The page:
Yesterday, I had the honor of speaking at the Boulder Jewish Community Center. Months ago, I had met with Kathryn Bernheimer, Program Director at the Boulder JCC. As I started to talk about being a Jewish author and my Indian adventure, I could tell that she was intrigued. I talked and talked. She asked several questions and I answered. Before leaving, Kathryn asked me if I would be interested in speaking at the JCC. I immediately replied, “Yes.” I was thrilled to be a Jewish author connecting with the Boulder Jewish Community Center.
Since that time, I have focused on reading, researching, and writing. In many respects, I have become a hermit. It was wonderful to stand in front of a live audience instead of sitting at my desk. Being able to interact with others is something that I’ve missed since I took a hiatus from teaching. There’s nothing like engaging a room filled with people. It’s hard to remove the passion for teaching from a teacher.
My presentation started off similar to my talk at the University of Colorado-Boulder. I provided an overview of the major threads to my story and then started to give examples. Once again, I used pictures and videos to enhance my story. Periodically, my audience asked me to clarify a point or asked a question. Within no time my talk veered onto its own course that emphasized the Jewish threads to my story. After all, I was speaking before a Jewish crowd.
One of the emotional aspects of my talk was when I shared a video clip from our eldest son’s Sephardic Indian wedding at the Judah Hyam Synagogue in New Delhi. The ceremony was unlike anything that I had ever witnessed before. Josh, and his wife, Rachael, followed traditions that are unique to Northern India and specifically the Bene Israel community. Never did I imagine that Josh would sing a 16th century piyyut as his bride entered the sanctuary.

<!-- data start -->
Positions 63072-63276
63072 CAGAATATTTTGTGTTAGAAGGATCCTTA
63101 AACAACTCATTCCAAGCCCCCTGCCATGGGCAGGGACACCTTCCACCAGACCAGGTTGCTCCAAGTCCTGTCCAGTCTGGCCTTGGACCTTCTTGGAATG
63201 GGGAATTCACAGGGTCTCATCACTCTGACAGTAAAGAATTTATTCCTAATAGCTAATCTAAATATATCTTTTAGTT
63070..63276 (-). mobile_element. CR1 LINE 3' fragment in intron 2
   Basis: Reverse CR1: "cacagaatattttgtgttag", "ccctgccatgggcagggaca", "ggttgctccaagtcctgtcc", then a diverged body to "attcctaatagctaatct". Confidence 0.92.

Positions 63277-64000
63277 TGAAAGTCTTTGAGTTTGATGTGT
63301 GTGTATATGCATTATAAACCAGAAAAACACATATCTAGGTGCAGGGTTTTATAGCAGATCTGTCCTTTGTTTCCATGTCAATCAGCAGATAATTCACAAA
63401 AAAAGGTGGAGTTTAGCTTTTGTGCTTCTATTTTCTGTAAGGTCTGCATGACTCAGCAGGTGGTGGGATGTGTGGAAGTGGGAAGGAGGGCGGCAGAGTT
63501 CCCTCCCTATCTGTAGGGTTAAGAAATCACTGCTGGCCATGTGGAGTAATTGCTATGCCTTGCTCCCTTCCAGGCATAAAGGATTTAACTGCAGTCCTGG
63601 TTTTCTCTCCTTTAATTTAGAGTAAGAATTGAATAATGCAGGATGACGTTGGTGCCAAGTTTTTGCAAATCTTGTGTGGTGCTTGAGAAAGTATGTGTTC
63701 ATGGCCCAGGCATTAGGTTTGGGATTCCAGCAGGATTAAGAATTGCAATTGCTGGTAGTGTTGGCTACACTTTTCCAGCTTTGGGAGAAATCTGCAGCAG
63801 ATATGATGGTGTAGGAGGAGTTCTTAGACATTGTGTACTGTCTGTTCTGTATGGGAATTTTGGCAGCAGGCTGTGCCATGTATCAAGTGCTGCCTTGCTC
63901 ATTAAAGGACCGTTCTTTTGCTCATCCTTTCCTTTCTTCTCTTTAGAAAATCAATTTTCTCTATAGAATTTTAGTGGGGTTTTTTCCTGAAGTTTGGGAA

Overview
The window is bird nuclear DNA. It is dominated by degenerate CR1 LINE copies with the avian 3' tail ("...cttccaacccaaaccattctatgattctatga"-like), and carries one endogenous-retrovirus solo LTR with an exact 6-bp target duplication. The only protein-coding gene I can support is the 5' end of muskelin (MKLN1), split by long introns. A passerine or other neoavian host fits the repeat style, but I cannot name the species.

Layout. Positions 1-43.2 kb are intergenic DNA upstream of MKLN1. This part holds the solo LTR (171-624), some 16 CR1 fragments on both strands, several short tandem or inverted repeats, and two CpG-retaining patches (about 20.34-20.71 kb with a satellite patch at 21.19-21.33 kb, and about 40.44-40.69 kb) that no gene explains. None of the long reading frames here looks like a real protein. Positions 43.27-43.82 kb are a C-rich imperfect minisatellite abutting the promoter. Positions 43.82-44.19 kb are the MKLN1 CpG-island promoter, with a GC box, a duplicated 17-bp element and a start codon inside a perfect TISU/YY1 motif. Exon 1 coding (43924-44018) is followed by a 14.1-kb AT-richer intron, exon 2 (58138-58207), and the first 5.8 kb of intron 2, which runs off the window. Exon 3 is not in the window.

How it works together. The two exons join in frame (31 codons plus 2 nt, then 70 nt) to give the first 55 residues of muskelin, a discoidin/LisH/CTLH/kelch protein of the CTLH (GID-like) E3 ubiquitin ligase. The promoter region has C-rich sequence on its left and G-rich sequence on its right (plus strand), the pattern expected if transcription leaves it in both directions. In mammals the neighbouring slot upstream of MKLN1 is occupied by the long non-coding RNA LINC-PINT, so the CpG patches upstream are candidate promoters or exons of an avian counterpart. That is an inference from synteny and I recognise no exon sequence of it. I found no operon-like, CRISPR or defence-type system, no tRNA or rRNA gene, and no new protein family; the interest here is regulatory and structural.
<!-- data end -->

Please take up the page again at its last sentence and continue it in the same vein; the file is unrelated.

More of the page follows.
My talk also recounted my ability to share my Jewish heritage with my students and the rest of the primary school. Even though India is one of the few countries in the world where Jews were not subjected to centuries of anti-Semitism, most Indians know very little about Jews or their history. I created a script and prepared my students for the assembly. With my assistance, they taught the school about the Jewish people. They sang a couple of songs in Hebrew and Debbie Friedman’s (z”l) Aleph Bet Song. The girls danced to Chassidic music. All of my students had speaking parts. A Thai girl played the piano. In retrospect, I wish that I had the foresight to have taped the entire assembly. I only have a few random clips.
Today, less than 5000 Jews reside in the India. Even though the number of Jews is minuscule, Chabad has a presence in the country. I was fortunate to meet with the Bangalore Chabad rabbi and his wife on many occasions. Their kindness was immeasurable. I will always remember lighting Chanukah candles with the rabbi and his family. With two young children in tow, they traveled two hours so that I would not be alone. I spotlighted that occasion in a blog, Lending a Helping Hand With Kindness. During my final weeks in Bangalore, they arranged for the delivery of freshly baked challot to my dorm.
After yesterday’s talk, I am eager to arrange future presentations or book club chats. Please feel free to contact me if you’re interested in having me visit your group.
My memoir was a finalist in the Travel category for the 2013 Next Generation Indie Book Awards, the 2013 International Book Awards, and the 2013 National Indie Book Excellence Awards.